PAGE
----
Bluefield man sentenced in federal court for faking invoices - Beckley, Bluefield & Lewisburg News, Weather, Sports

Bluefield man sentenced in federal court for faking invoices

Posted: Updated:
  • LawMore>>

  • WV Tax Institute to host annual meeting

    WV Tax Institute to host annual meeting

    Sunday, July 27 2014 8:30 AM EDT2014-07-27 12:30:01 GMT
    The West Virginia Tax Institute’s 65th annual meeting will be Oct. 19-21 at Canaan Valley Resort in Davis, West Virginia.
    The West Virginia Tax Institute’s 65th annual meeting will be Oct. 19-21 at Canaan Valley Resort in Davis, West Virginia.
  • WV Bad faith case archive launched

    WV Bad faith case archive launched

    Saturday, July 26 2014 3:00 PM EDT2014-07-26 19:00:27 GMT
    Martin Seibert LC has launched a West Virginia Bad Faith Case Archive, an educational resource devoted to cataloging West Virginia insurance bad faith case law.
    Martin Seibert LC has launched a West Virginia Bad Faith Case Archive, an educational resource devoted to cataloging West Virginia insurance bad faith case law.
  • McDowell magistrate removal petition dismissed

    McDowell magistrate removal petition dismissed

    Saturday, July 26 2014 7:30 AM EDT2014-07-26 11:30:07 GMT
    A judicial tribunal has dismissed a petition calling for the removal of McDowell County Magistrate Steve L. Cox.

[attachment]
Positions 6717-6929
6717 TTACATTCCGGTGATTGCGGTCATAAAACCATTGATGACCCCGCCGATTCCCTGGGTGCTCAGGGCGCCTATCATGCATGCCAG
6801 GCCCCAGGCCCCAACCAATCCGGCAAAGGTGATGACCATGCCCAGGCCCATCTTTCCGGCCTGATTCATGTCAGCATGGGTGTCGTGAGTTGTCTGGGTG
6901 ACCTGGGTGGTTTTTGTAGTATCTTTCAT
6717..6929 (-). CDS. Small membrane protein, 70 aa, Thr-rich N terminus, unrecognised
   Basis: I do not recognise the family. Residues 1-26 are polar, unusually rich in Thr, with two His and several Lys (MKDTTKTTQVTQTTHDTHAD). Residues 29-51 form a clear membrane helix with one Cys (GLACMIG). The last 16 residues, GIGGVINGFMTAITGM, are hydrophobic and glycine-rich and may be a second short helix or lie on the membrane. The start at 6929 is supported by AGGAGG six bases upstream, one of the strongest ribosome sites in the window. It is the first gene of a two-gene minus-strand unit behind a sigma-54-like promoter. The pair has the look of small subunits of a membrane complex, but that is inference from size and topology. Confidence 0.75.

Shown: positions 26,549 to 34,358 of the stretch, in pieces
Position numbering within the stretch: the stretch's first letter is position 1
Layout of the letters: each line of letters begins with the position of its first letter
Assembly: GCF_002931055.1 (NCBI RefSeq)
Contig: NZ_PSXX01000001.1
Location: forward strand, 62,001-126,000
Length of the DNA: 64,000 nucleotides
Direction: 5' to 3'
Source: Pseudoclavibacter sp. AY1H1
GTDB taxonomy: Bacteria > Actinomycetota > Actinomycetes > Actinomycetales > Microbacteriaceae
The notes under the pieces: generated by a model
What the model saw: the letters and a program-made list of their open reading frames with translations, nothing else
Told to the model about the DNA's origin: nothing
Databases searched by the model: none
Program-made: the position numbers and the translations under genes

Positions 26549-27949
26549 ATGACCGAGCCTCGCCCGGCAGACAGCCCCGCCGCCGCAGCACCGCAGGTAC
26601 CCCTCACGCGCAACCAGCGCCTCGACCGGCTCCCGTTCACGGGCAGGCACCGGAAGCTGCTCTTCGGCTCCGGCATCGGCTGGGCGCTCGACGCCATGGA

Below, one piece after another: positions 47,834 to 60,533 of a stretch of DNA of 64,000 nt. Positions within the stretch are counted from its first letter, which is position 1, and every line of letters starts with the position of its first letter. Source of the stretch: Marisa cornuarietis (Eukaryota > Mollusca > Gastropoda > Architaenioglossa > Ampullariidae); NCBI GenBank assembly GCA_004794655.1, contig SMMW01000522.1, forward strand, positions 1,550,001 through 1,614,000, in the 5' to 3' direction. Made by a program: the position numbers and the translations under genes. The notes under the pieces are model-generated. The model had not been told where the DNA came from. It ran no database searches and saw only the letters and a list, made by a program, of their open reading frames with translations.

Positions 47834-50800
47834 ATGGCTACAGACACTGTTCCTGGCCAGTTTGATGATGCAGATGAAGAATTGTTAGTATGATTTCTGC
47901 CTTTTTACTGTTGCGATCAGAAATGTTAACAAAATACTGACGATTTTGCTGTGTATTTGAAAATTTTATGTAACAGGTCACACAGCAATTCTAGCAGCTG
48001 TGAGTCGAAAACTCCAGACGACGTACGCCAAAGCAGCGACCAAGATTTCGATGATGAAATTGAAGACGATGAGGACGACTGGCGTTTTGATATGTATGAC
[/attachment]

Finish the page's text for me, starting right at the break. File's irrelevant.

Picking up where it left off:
A judicial tribunal has dismissed a petition calling for the removal of McDowell County Magistrate Steve L. Cox.

A Bluefield resident who had been in the mining supply business was sentenced to 16 months in prison for falsifying thousands of dollars in bank transactions.

U.S. Attorney Booth Goodwin said Michael J. Prasatek Sr., 67, admitted to structuring the bank transactions earlier this year.

Prasatek, who had managed several supply companies in and around southern West Virginia since 1978, admitted he knowingly provided a coal mine operator with bogus invoices in a scheme known as "selling cash." In exchange for fake supply invoices, Prasatek would receive a check in the amount of the fictitious invoice and later deposited the money into his personal bank account, then returned the cash to his associate for a fee. Goodwin said Prasatek knew  the false invoice could be used for unlawful purposes, such as filing a false tax deduction.  

To further his scheme, Prasatek admitted to opening checking accounts at two McDowell County banks using the names "Michael Prasatek DBA Prestige Paving & Sealing" and "Michael Prasatek DBA Quality Services" and routinely structured cash withdrawals.  "Structuring" involves breaking transactions down in increments of $10,000 or less to avoid financial institution reporting requirements to the IRS.

Prasatek admitted that from May 2010 until December 2011, he structured cash transactions totaling roughly $55,000, to intentionally avoid the mandatory financial reporting requirements.

In addition to his prison sentence, Senior U.S. District Court Judge David A. Faber required Prasatek to complete three years of supervised release and ordered him to pay a $3,000 fine.

The investigation was conducted by the IRS.  Assistant U.S. Attorney Thomas Ryan prosecuted the case.